Members of the federal Liberal party are enthused by talk of Justin Trudeau running for party-leader laurels. Initially, Trudeau firmly said no, but he’s as susceptible as anyone would be to having people call him saviour.
In the face of such enthusiastic encouragement, Trudeau is warming up to the idea, which, in a case like this, is akin to injecting nitro into hot, race-tuned cylinders.
Just two weeks ago, Trudeau had insisted that, at 40 years of age, he wants to spend more time with his children, not less. It’s an admirable career choice — he no doubt has vivid memories of his own father’s absence from the family fold.
But his commitment to being less politico and more papá has wavered of late.
And it is a disappointment — though not surprising — that the federal Liberals are so hung up on the young-ish Trudeau.
Never mind that it took the once-robust Canada a full 30 years to recover from the economic disaster his father inflicted on the nation.
People who have proven incapable of easing Pierre Trudeau off the pedestal on which they put him will never see his legacy in terms of economics.
So never mind that.
But do mind the reasons these neo-Trudeauskivites want Justin’s name in the hat.
For one, there’s no one else. That’s just gotta hurt. Yet it isn’t good politics to salivate over a candidate who isn’t keen.
Being prime minister is not the equivalent of being the chair of an important civic committee.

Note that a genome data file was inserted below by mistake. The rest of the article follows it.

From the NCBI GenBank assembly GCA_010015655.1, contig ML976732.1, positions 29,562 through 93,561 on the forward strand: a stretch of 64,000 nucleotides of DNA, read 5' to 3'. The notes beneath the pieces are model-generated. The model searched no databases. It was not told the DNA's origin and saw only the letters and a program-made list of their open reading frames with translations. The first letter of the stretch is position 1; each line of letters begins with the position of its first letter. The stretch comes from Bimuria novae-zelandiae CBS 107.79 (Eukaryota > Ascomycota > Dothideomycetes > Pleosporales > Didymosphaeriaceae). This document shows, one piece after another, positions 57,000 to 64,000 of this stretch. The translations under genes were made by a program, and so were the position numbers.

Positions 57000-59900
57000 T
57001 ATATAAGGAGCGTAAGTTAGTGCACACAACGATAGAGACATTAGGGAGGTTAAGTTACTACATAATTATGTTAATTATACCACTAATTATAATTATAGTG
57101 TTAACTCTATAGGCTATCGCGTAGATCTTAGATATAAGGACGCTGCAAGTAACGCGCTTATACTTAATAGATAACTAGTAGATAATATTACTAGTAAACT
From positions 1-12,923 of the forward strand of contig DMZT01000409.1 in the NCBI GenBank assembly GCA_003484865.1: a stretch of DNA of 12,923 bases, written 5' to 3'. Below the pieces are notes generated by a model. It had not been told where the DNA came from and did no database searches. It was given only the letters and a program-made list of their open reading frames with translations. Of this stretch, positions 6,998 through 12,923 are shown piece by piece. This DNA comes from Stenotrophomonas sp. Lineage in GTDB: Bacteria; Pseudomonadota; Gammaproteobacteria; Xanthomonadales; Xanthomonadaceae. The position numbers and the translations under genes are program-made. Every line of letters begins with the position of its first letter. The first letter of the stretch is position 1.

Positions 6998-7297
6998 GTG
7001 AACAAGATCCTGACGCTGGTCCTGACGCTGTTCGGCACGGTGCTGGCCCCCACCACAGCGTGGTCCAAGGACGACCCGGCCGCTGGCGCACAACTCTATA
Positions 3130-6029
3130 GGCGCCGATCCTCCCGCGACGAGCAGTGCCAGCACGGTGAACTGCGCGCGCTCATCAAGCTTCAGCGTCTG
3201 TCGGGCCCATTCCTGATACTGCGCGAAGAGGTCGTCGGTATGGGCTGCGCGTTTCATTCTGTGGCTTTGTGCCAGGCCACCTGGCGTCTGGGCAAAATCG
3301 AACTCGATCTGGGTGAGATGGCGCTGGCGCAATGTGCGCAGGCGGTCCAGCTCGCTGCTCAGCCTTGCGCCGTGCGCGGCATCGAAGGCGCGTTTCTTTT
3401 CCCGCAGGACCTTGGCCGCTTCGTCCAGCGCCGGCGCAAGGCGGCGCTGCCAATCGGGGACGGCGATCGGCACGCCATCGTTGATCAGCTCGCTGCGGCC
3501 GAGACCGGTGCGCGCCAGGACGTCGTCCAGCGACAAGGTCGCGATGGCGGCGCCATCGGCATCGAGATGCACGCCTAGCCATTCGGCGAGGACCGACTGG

The man or woman who is to be prime minister should not need be cajoled, encouraged or railroaded into the PMO. He or she should be someone who aspires to the office, or even better, is driven to the office by his or her own ambitions and aspirations and exceptional aptitude, even, perhaps, a sense of destiny.
Pierre probably had all that. Justin just doesn’t.
More importantly though are the three reasons Trudeauskivites are so sure Justin’s the man. As mentioned by The Canadian Press, Justin is young, telegenic (looks right fine on TV), and has that family pedigree (which works against him in some circles — which are not the circles we typically find in threes under the Big Tent, which is to say the circus, which is the current Liberal party).
Of course, being young, telegenic and of groovy pedigree are all excellent qualities — if you’re running for student-council president.
But if these are the qualities that the federal Liberal party wants in its next leader, then the whole party deserves to be mired in the mud of its own shallow thinking for at least another generation.
The real problem for the federal Liberals is not that they don’t have a great candidate. The real problem is that they don’t have a great membership that an exceptional person wants to lead.
Fifty years ago, exceptional people flowed to the Liberal party. In the 21st century, that’s just not the case anymore.
We Say editorials represent the viewpoint of The Daily News and are written by publisher Tim Shoults, city editor Tracy Gilchrist, or associate news editors Dan Spark and Mark Rogers.